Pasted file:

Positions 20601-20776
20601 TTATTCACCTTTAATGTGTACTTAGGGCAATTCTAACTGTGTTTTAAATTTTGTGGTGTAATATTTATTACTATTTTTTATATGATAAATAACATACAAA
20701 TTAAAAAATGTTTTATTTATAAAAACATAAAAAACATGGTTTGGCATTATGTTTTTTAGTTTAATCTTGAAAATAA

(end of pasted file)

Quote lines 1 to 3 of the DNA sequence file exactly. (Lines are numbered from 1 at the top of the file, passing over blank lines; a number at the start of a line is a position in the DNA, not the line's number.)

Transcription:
Positions 20601-20776
20601 TTATTCACCTTTAATGTGTACTTAGGGCAATTCTAACTGTGTTTTAAATTTTGTGGTGTAATATTTATTACTATTTTTTATATGATAAATAACATACAAA
20701 TTAAAAAATGTTTTATTTATAAAAACATAAAAAACATGGTTTGGCATTATGTTTTTTAGTTTAATCTTGAAAATAA